The Other Woman (2014) / Comedy-Romance

MPAA Rated: PG-13 on appeal for mature thematic material, sexual references and language
Running Time: 109 min.

Cast: Leslie Mann, Cameron Diaz, Nikolaj Coster-Waldau, Kate Upton, Don Johnson, Taylor Kinney, Nicki Minaj
Director: Nick Cassavetes
Screenplay: Melissa K. Stack

Review published April 27, 2014

Half a funny movie does not a good movie make.  The Other Woman is a classic case of a tired plot rearing its ugly head and completely ruining what might have otherwise been a hilarious romp in the vein of Bridesmaids

Leslie Mann (Rio 2, Mr. Peabody & Sherman) co-stars as Kate, the loving wife of philandering Mark (Coster-Waldau, Oblivion), who has been having an affair with Carly (Diaz, The Counselor). Carly has no idea her beau is married until she tries to surprise him at his home and meets Kate, and the two form a fast friendship as jilted women who don't want to see Mark get away with betraying them both.  All the while they scheme on what to do about getting Kate's ducks in a row for a costly divorce, their plan to withhold affection with Mark is largely ignored by him when they discover Amber (Upton, The Three Stooges), the third woman in his string of relationships.  It's decided that just a divorce isn't enough; they're going to make him pay and suffer in as miserable a way possible.

With lots of highly improvised interplay between a very game Mann and Diaz, The Other Woman hits a very good stride early on in terms of irreverent, offbeat laughs. While Diaz is on the money as the film's "straight man" of sorts, this is really Leslie Mann's chance to shine as a lead comedienne in an effort that should make film producers other than Judd Apatow take note of her talent.  Mann is by far the best part of The Other Woman with one of the better total-ditz characterizations, channeling Lucile Ball quite well, to grace the screen in recent years, taking what might have been stale and tired and making it feel very fresh and funny.  Given their evident on-screen chemistry, it would be great to see these two team up again in a better film.

Nick Cassavetes (The Notebook, John Q) directs and lets the two talented comedic performers work their magic with one another.  Cassavetes' record had been hit and miss in prior efforts, but he has delivered well in films geared more toward women in such respectable efforts as The Notebook and My Sister's Keeper, which also featured a well-drawn out performance by Diaz in a lead role.  He even is able to get Coster-Waldau to uncover some impressive comedic chops he hadn't really shown before on film or television.  However, as much of an actors' director as Cassavetes has been known to be, there's only so much he can do for the likes of bikini bombshell Kate Upton and perpetually-smiling male model Taylor Kinney (Zero Dark Thirty), whose inability to emote like normal humans sucks all the air out of the comedy whenever they appear on screen. Nicki Minaj (Ice Age: Continental Drift) offers an interesting personality to the mix, if you can get over the nails-on-a-chalkboard effect of her cartoonishly squeaky voice inflections.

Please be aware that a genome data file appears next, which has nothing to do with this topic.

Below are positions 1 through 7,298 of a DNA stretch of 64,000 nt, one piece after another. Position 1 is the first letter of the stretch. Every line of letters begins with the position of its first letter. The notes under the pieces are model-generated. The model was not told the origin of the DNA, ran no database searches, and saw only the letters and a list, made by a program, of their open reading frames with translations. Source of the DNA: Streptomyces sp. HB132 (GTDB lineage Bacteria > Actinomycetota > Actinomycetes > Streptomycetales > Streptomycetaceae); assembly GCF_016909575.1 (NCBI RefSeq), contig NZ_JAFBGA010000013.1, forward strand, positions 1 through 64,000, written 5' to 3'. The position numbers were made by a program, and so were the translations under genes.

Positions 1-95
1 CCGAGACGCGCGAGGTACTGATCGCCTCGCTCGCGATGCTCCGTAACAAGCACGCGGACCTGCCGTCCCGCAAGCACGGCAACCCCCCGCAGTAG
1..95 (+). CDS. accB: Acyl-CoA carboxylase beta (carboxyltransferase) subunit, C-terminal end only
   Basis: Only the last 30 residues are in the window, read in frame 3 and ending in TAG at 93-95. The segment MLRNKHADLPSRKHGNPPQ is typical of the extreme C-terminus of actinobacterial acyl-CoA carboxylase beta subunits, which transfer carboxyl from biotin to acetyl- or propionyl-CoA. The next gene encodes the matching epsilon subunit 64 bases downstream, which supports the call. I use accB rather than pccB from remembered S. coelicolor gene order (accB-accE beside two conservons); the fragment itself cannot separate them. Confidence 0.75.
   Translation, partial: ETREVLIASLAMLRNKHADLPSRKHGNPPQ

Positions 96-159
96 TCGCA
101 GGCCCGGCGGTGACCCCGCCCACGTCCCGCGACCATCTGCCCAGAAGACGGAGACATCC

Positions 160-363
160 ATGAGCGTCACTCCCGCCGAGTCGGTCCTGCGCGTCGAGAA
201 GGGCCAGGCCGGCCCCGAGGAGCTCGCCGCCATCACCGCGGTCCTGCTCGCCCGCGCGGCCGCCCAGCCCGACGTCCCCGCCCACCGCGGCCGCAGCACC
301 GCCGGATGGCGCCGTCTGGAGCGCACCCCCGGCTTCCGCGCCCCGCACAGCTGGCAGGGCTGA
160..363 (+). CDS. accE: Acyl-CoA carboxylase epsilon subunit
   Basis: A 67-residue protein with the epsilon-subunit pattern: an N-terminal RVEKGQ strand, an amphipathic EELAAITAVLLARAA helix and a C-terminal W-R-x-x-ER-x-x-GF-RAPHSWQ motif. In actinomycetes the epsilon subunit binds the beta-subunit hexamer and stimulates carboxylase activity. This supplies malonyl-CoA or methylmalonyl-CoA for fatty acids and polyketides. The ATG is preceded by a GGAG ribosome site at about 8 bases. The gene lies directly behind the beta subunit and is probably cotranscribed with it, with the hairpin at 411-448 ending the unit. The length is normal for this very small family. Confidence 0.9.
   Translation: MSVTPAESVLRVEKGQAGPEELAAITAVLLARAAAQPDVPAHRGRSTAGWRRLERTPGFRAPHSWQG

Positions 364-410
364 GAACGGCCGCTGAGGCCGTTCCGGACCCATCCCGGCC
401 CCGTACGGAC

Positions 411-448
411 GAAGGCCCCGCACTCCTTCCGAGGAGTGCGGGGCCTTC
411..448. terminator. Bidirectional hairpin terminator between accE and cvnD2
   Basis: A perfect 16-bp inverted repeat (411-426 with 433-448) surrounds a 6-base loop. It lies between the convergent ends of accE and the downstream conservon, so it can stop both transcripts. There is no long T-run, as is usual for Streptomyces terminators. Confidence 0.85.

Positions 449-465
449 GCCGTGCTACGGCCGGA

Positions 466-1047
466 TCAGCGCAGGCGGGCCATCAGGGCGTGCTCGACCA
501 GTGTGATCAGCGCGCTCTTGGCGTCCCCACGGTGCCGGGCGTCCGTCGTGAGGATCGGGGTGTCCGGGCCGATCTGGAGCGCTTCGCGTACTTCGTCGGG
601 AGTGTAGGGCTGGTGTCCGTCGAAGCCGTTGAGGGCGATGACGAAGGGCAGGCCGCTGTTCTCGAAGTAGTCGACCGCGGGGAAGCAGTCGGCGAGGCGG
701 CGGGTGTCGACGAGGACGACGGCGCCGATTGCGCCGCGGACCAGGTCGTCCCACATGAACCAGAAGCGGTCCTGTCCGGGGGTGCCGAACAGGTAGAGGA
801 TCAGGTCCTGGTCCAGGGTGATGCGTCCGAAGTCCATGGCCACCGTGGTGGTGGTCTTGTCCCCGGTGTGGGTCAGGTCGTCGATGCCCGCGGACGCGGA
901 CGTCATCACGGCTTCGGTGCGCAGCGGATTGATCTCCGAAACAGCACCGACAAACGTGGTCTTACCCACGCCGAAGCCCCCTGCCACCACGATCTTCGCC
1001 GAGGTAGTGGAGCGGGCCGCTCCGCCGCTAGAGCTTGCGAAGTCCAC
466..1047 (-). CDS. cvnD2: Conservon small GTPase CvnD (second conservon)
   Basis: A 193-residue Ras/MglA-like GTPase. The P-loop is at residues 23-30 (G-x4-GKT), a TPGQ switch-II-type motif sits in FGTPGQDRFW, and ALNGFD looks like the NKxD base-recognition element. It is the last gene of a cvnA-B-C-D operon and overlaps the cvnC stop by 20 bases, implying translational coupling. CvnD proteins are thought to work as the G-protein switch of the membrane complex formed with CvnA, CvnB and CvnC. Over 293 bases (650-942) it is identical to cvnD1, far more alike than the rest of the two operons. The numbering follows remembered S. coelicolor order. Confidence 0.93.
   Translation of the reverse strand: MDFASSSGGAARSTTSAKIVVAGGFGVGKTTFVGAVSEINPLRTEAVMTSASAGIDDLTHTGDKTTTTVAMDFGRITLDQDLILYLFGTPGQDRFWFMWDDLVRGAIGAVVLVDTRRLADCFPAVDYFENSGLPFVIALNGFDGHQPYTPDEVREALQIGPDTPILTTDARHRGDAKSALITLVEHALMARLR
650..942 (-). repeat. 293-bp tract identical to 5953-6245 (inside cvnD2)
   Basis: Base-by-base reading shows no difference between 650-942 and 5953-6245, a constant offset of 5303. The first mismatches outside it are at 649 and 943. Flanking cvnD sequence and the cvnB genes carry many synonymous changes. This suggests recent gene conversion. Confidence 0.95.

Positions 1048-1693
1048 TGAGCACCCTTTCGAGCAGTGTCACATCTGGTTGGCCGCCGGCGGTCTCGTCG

Unfortunately, once we get into the 9 to 5-esque plot (some might also be reminded of The First Wives Club, Chasing Papi, or John Tucker Must Die) of three women who plane to get a lot of slapstick-tinged revenge on the man who scorned them, nearly all of the sure-footed comedy goes out the door.  While a scene in which Mark gets laxatives slipped into his drink draws out the sure guffaws for those who titter at bathroom humor, that scene is also the last laugh to be had for most of the viewing audience, who will likely grow impatient for the next 30 minutes wondering when the next big gag is going to come into play.  Alas, the film goes down all the wrong roads, with a snooze-inducing major plot point involving Mark's shady money dealings that feels like it belongs in another movie.  And the only real jokes after this are just of Mark getting injured running into glass walls and such, in case his well-deserved comeuppance seems not enoug,h and being on the receiving end of punches needs to be in place of genuine punch lines.

With the requisite eye candy provided by the three leads, and with quite a bit of potty humor, it's the kind of female-centric movie that many men won't find too taxing, but unless you are willing to give the movie a pass for running out of comedic steam about two-thirds of the way through, there just isn't quite enough for an overall recommendation.  Two very funny lead performances remain the high point, and they do deliver some good laugh-out-loud moments to make up for the anemic idea for a story, but eventually even they can't cover over the film's many lapses into uninspired directions for the plot to go.  Like a marriage that has run its course, though initially providing mirth and excitement, The Other Woman soon becomes routine and grating, leading many viewers with a wandering eye for fresher cinematic pursuits.

Qwipster's rating:

2014 Vince Leo